Слова на букву gulp-innu (6389) New Collegiate Dictionary
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Слова на букву gulp-innu (6389)

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iguanodon
noun Etymology: New Latin Iguanodont-, Iguanodon, from Spanish iguana + Greek odōn tooth, from odont-, odous — more at tooth Date: 1830 any of a genus (Iguanodon) of very ...
Iguazú
geographical name see Iguaçú
IGY
abbreviation International Geophysical Year
ihp
abbreviation indicated horsepower
IHS
Etymology: Late Latin, part transliteration of Greek ΙΗΣ, abbreviation for ΙΗΣΟΥΣ Iēsous Jesus — used as a Christian symbol and monogram for Jesus
II
biographical name see Charles I III
IIE
abbreviation Institute of Industrial Engineers
IJssel
geographical name river 70 miles (113 kilometers) E Netherlands flowing out of the Rhine N into IJsselmeer
IJsselmeer
or Lake Ijssel geographical name freshwater lake N Netherlands separated from North Sea by a dike & bordered by reclaimed lands; part of former Zuider Zee (inlet of North Sea)
Ikaria
or Nikaria or ancient Icaria geographical name island Greece in Southern Sporades WSW of Samos area 99 square miles (257 square kilometers)
ikat
noun Etymology: Malay, tying Date: 1927 a fabric in which the yarns have been tie-dyed before weaving
ikebana
noun Etymology: Japanese, from ikeru to keep alive, arrange + hana flower Date: 1901 the Japanese art of flower arranging that emphasizes form and balance
Ikeda
biographical name Hayato 1899-1965 Japanese politician; prime minister (1960-64)
Ikhnaton
biographical name — see Akhenaton
ikon
variant of icon
IL
I. abbreviation 1. Illinois 2. interleukin — often used with an identifying number II. abbreviation interleukin — often used with an identifying number
il faut cultiver notre jardin
foreign term Etymology: French we must cultivate our garden ; we must tend to our own affairs
Il'men'
geographical name lake W Russia in Europe S of Lake Ladoga
il-
— see in-
ILA
abbreviation International Longshoremen's Association
ilang-ilang
variant of ylang-ylang
Ile des Pins
or Isle of Pines geographical name island SW Pacific in New Caledonia territory SE of New Caledonia Island area 58 square miles (151 square kilometers)
Île du Diable
geographical name — see Devil's Island
Île-de-France
geographical name region & former province N central France bounded on N by Picardy, on E by Champagne, on S by Orléanais, & on W by Normandy capital Paris
ileal
adjective see ileum
ileitis
noun Etymology: New Latin Date: circa 1855 inflammation of the ileum
Îles d'Hyères
geographical name see Hyères Islands
Îles de la Madeleine
geographical name see Magdalen Islands
Îles de la Société
geographical name — see Society Islands
Îles du Vent
geographical name — see Windward Islands 3
Îles Marquises
geographical name see Marquesas Islands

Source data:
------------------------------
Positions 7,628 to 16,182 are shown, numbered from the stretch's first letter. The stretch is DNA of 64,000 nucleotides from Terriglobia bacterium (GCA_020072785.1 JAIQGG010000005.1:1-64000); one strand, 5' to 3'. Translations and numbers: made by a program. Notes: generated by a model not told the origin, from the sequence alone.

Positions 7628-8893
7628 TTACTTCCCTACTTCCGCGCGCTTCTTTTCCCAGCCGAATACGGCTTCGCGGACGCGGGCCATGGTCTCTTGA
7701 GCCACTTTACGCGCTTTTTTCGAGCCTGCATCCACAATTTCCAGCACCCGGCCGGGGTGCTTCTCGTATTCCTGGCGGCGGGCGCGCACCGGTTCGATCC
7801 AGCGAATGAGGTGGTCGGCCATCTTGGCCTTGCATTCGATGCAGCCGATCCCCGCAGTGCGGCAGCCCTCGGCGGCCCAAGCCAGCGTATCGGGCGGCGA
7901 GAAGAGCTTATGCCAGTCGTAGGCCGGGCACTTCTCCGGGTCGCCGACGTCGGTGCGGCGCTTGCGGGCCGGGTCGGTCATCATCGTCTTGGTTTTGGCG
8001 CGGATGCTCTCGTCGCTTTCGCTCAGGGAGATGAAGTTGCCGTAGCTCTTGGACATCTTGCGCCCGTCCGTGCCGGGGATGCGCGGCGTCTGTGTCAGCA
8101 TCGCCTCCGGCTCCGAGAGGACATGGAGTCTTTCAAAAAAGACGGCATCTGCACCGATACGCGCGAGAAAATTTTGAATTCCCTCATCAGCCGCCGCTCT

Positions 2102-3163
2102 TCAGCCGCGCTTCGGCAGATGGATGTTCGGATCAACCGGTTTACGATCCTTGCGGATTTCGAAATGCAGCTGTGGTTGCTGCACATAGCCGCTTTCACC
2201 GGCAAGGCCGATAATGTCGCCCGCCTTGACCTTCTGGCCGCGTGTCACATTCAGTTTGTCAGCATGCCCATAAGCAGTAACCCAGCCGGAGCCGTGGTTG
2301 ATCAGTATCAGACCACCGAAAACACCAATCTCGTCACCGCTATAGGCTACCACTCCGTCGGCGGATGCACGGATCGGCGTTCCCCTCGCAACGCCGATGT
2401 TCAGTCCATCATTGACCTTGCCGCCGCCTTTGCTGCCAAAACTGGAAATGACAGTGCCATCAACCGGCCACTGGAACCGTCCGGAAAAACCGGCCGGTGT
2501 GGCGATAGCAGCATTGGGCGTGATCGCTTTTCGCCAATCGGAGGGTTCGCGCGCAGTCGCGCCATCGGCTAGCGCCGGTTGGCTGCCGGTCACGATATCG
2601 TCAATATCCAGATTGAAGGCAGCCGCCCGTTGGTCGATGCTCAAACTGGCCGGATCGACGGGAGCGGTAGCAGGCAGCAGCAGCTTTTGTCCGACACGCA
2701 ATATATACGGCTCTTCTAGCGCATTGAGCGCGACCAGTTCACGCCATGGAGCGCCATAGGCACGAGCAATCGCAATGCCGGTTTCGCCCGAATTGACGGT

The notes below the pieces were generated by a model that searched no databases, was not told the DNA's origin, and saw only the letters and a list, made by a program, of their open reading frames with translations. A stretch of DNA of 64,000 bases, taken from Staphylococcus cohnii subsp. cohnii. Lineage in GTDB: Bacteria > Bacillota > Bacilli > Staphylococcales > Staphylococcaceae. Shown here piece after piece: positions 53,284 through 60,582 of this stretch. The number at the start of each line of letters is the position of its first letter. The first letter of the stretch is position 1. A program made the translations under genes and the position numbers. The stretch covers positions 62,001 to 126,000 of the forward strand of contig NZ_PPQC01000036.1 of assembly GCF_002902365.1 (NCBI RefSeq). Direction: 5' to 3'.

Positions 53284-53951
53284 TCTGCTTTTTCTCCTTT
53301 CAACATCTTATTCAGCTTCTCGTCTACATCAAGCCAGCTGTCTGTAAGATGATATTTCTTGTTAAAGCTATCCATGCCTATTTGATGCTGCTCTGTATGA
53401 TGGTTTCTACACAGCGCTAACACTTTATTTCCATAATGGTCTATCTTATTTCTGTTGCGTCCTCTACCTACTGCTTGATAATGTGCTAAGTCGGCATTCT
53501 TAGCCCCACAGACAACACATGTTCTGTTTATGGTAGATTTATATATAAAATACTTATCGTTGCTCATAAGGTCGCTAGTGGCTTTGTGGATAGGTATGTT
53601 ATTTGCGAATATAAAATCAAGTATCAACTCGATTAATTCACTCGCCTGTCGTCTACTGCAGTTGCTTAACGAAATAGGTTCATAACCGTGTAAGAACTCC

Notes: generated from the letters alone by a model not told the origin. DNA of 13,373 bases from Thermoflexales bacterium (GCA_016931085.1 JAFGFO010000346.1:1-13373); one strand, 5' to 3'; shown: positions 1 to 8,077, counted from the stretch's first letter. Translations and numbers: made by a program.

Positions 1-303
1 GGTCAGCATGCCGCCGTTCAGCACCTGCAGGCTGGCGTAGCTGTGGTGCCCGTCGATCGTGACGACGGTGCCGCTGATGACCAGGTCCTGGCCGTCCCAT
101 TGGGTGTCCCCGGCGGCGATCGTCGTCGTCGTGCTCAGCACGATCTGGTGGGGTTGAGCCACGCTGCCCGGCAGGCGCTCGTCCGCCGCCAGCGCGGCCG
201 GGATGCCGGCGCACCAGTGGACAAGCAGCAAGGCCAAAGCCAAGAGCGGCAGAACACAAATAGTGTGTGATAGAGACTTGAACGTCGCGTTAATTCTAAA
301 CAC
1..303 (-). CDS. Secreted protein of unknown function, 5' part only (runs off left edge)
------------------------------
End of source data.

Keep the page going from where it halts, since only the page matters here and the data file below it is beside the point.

Îles sous le Vent
geographical name — see Leeward Islands 2
ileum
noun (plural ilea) Etymology: New Latin, alteration of Latin ilia, plural, groin, viscera Date: 1682 the last division of the small intestine extending between the jejunum ...
ileus
noun Etymology: Latin, from Greek eileos, from eilyein to roll — more at voluble Date: 1693 mechanical or functional obstruction of the bowel
ilex
noun Etymology: Middle English, from Latin Date: 14th century 1. holm oak 2. holly 1
Ilford
geographical name former municipal borough SE England in Essex, now part of Redbridge
Ilfracombe
geographical name town SW England in Devon on Bristol Channel population 10,133
ILGWU
abbreviation International Ladies' Garment Workers' Union
Ili
geographical name river 800 miles (1287 kilometers) central Asia flowing from W Xinjiang Uygur, China, W & NW into Lake Balkhash in Kazakhstan
Ilía
geographical name — see Elis
iliac
also ilial adjective Etymology: Late Latin iliacus, from Latin ilium Date: 1541 of, relating to, or located near the ilium
Iliad
noun Etymology: Iliad, ancient Greek epic poem attributed to Homer, from Latin Iliad-, Ilias, from Greek, from Ilion Troy Date: 1603 1. a. a series of miseries or ...
Iliadic
adjective see Iliad
ilial
adjective see iliac
Iliamna
geographical name volcano 10,016 feet (3053 meters) NE of Iliamna Lake
Iliamna Lake
geographical name lake 80 miles (129 kilometers) long SW Alaska NE of Bristol Bay
Ilian
adjective or noun see Ilium
Iliescu
biographical name Ion 1930- president of Romania (1989-96)
ilium
noun (plural ilia) Etymology: New Latin, alteration of Latin ilia Date: 1706 the broad, dorsal, upper, and largest of the three principal bones composing either half of the ...
Ilium
geographical name — see troy 3 • Ilian adjective or noun
ilk
I. pronoun Etymology: Middle English, from Old English ilca, from *i- that, the same (akin to Gothic is he, Latin, he, that) + *lik- form (whence Old English līc body) — more ...
ilka
adjective Etymology: Middle English, from ilk + a (indefinite article) Date: 13th century chiefly Scottish each, every
Ill
I. abbreviation Illinois II. geographical name river 129 miles (208 kilometers) NE France flowing into the Rhine
ill
I. adjective (worse; worst) Etymology: Middle English, from Old Norse illr Date: 12th century 1. a. chiefly Scottish immoral, vicious b. resulting from, accompanied by, ...
ill at ease
adjective Date: 14th century not feeling easy ; uncomfortable
ill will
noun Date: 14th century unfriendly feeling Synonyms: see malice
ill-advised
adjective Date: circa 1592 resulting from or showing lack of wise and sufficient counsel or deliberation • ill-advisedly adverb
ill-advisedly
adverb see ill-advised
ill-being
noun Date: 1840 a condition of being deficient in health, happiness, or prosperity
ill-boding
adjective Date: 1591 boding evil ; inauspicious
ill-bred
adjective Date: 1604 badly brought up or showing bad upbringing ; impolite
ill-fated
adjective Date: 1710 1. having or destined to a hapless fate ; unfortunate 2. that causes or marks the beginning of misfortune
ill-favored
adjective Date: circa 1530 1. unattractive in physical appearance; especially having an ugly face 2. offensive, objectionable
ill-gotten
adjective Date: 1552 acquired by illicit or improper means
ill-humored
adjective Date: 1687 surly, irritable • ill-humoredly adverb
ill-humoredly
adverb see ill-humored
ill-mannered
adjective Date: 15th century having bad manners ; rude
ill-natured